So while you set goals for the new year, rather than just think about the outcomes, think about how you are going to get there and how you are going to become that person that kicks ass in 2017…

Question: What is your “being goal” for this new year? Provide some examples so we can all learn from each other.

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Scott Bradley

Self-Leadership Coach and Creative Writer

Why Big Dreams Can Be Big Problems new years resolutions The Ultimate New Year’s Resolution

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Last Updated on July 21, 2021

The Importance of Reminders (And How to Make a Reminder Work)

The Importance of Reminders (And How to Make a Reminder Work)
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No matter how well you set up your todo list and calendar, you aren’t going to get things done unless you have a reliable way of reminding yourself to actually do them.

Anyone who’s spent an hour writing up the perfect grocery list only to realize at the store that they forgot to bring the list understands the importance of reminders.

Reminders of some sort or another are what turn a collection of paper goods or web services into what David Allen calls a “trusted system.”[1]

A lot of people resist getting better organized. No matter what kind of chaotic mess, their lives are on a day-to-day basis because they know themselves well enough to know that there’s after all that work they’ll probably forget to take their lists with them when it matters most.

Fortunately, there are ways to make sure we remember to check our lists — and to remember to do the things we need to do, whether they’re on a list or not.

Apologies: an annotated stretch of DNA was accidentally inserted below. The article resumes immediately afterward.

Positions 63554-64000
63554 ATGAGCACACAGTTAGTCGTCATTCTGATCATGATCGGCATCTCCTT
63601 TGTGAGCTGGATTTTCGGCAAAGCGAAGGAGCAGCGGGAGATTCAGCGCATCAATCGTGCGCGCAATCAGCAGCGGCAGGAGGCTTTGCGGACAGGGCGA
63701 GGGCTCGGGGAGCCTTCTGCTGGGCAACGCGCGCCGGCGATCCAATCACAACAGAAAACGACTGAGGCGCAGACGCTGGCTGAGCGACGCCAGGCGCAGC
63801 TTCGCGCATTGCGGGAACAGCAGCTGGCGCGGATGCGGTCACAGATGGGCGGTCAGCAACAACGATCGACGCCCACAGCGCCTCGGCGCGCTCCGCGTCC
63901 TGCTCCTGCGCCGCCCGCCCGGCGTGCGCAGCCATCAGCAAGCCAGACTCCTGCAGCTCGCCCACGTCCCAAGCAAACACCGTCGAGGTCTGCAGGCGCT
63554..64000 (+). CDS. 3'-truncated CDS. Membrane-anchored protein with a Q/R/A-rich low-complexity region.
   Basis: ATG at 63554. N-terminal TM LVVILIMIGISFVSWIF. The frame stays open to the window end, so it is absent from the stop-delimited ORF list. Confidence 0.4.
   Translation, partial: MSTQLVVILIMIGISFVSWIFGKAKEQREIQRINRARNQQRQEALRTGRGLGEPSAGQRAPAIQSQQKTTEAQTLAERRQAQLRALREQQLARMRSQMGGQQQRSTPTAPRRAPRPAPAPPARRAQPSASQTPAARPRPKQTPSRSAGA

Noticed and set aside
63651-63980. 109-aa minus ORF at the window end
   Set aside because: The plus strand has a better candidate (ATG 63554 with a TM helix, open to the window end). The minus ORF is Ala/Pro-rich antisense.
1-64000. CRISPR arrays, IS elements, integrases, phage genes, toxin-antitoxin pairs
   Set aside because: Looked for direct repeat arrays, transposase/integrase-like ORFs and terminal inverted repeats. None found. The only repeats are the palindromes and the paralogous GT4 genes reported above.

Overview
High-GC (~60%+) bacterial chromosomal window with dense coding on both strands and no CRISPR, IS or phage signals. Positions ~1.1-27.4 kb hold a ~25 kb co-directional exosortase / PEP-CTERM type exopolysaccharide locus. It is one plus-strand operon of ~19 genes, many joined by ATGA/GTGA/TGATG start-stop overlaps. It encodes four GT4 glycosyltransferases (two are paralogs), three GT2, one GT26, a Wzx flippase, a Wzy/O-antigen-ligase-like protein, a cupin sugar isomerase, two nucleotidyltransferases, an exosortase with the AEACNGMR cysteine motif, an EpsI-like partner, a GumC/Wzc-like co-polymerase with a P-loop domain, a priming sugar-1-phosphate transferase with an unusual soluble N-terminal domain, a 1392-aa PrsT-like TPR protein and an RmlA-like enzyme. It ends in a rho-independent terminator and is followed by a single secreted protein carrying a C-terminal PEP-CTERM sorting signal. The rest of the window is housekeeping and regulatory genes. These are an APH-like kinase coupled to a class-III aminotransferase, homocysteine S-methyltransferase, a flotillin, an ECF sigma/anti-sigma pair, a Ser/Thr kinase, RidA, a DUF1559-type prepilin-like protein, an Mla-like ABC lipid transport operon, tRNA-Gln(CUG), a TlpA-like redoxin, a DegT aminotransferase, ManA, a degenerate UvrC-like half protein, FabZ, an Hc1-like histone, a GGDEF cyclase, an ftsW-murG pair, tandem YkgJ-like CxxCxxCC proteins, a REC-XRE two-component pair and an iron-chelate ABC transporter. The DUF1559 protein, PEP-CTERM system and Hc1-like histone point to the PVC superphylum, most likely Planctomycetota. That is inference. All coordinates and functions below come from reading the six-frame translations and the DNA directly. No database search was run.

In most cases, we need a lot of pushing at first, for example by making a reminder, but eventually we build up enough momentum that doing what needs doing becomes a habit — not an exception.

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From Creating Reminders to Building Habits

A habit is any act we engage in automatically without thinking about it.

For example, when you brush your teeth, you don’t have to think about every single step from start to finish; once you stagger up to the sink, habit takes over (and, really, habit got you to the sink in the first place) and you find yourself putting toothpaste on your toothbrush, putting the toothbrush in your mouth (and never your ear!), spitting, rinsing, and so on without any conscious effort at all.

This is a good thing because if you’re anything like me, you’re not even capable of conscious thought when you’re brushing your teeth.

The good news is you already have a whole set of productivity habits you’ve built up over the course of your life. The bad news is, a lot of them aren’t very good habits.

That quick game Frogger to “loosen you up” before you get working, that always ends up being 6 hours of Frogger –– that’s a habit. And as you know, habits like that can be hard to break — which is one of the reasons why habits are so important in the first place.

Once you’ve replaced an unproductive habit with a more productive one, the new habit will be just as hard to break as the old one was. Getting there, though, can be a chore!

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The old saw about anything you do for 21 days becoming a habit has been pretty much discredited, but there is a kernel of truth there — anything you do long enough becomes an ingrained behavior, a habit. Some people pick up habits quickly, others over a longer time span, but eventually, the behaviors become automatic.

Building productive habits, then, is a matter of repeating a desired behavior over a long enough period of time that you start doing it without thinking.